Thursday, September 02, 2010

Why You Need to Appreciate Winning Headlines Now More Than Ever

Search Engine Optimization Threatens to Suck the Lifeblood Out of Copy Editors

It's no secret that a headline that grabs you while scanning a newspaper and one that aims to accomplish the same thing online are often mutually exclusive.
After all, many folks find their way to a story through a Google search. Hence, if a paper wants their story to be on the first page of the search results instead of page 38, it is "optimized."
At best, the practice is a necessary evil. We live and die on page views, after all. When done right, online headlines are inevitably more basic, matter-of-fact. Nobody tries to be clever entering search terms. Concurrently, headlines are often written to match. And a cottage industry, of sorts, has even sprung up to show editors and bloggers how to optimize optimization.
Too bad. That means a lot of creative thinking gets left on the printed page, or isn't fully appreciated in its fuller context.
That came to mind this morning, while looking at the front page of the Home section of The New York Times. The cover story, about the makeover of the Oval Office, was headlined "The Audacity of Taupe." Simple. Clever. A real winner.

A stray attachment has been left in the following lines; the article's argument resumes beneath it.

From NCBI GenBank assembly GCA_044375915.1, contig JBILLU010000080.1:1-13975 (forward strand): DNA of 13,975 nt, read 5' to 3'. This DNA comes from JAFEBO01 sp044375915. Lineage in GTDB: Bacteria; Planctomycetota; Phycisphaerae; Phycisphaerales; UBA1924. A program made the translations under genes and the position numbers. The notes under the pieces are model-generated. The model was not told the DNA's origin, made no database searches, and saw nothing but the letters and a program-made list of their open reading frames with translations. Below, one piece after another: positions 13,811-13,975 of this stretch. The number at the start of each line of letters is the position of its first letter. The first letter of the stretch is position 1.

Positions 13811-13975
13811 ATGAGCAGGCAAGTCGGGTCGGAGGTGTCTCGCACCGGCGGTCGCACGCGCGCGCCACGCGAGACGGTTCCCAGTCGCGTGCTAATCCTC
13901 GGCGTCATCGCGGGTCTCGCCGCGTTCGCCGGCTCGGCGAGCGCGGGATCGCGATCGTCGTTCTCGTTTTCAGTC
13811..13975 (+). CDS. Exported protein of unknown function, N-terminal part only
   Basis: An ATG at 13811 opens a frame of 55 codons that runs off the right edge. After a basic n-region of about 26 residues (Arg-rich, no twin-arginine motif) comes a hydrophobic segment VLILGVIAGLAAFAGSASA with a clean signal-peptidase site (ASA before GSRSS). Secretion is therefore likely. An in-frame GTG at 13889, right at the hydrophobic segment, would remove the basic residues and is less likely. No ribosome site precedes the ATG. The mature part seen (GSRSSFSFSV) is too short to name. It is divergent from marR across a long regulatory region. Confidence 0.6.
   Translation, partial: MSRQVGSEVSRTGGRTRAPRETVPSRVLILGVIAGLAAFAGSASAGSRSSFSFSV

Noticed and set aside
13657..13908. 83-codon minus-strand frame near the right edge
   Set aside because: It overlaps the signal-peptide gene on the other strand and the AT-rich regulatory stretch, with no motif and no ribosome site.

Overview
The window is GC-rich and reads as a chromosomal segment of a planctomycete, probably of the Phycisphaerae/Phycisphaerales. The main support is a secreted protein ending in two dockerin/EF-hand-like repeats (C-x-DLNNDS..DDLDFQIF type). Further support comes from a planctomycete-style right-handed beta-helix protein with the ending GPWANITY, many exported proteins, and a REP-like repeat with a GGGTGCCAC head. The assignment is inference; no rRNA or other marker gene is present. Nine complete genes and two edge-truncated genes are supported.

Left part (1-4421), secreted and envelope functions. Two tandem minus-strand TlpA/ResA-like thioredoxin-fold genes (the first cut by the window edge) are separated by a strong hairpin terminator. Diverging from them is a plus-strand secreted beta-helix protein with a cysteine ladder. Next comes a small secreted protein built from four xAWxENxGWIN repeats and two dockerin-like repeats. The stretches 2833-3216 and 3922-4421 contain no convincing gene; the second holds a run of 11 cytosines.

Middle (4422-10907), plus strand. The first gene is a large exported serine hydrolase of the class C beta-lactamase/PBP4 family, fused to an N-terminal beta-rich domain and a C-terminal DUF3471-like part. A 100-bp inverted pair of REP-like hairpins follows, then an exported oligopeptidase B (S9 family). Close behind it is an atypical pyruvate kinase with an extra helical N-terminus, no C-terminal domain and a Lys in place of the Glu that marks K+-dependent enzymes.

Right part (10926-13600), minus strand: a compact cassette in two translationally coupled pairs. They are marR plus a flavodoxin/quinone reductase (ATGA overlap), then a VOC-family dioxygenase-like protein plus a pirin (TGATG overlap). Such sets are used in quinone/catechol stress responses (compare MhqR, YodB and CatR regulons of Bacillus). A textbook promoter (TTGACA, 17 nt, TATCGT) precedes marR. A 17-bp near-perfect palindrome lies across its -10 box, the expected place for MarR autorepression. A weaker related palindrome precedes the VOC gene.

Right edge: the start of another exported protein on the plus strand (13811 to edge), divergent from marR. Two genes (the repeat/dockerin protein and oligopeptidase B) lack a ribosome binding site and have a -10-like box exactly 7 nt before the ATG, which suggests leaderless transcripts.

Now, it should be noted that you will see that headline if you go to the online version. Credit the Times for sticking to its guns on most of its web pages. But my unscientific survey has found many other papers who drain the juice from the print heds (I'm talking to you, Washington Post).
Again, necessary evil. But it doesn't portend well for other parts of stories, including photos and the copy itself. And even with the intact Times version, you don't fully appreciate the sweep of the story, lending even greater credence to why the headline matters.
On the front page, the Oval Office photo takes up most of the space above-the-fold. That makes you appreciate the headline all the more. Online, the image is a respectable 600 x 353 pixels, but it's just not the same. You might glance at the story but will you read it? Maybe. But its presentation is essentially indistinguishable from any other main story in that section.
But will I read the printed version? You bet. Even if Home is not a normal go-to section for me, it became one today.

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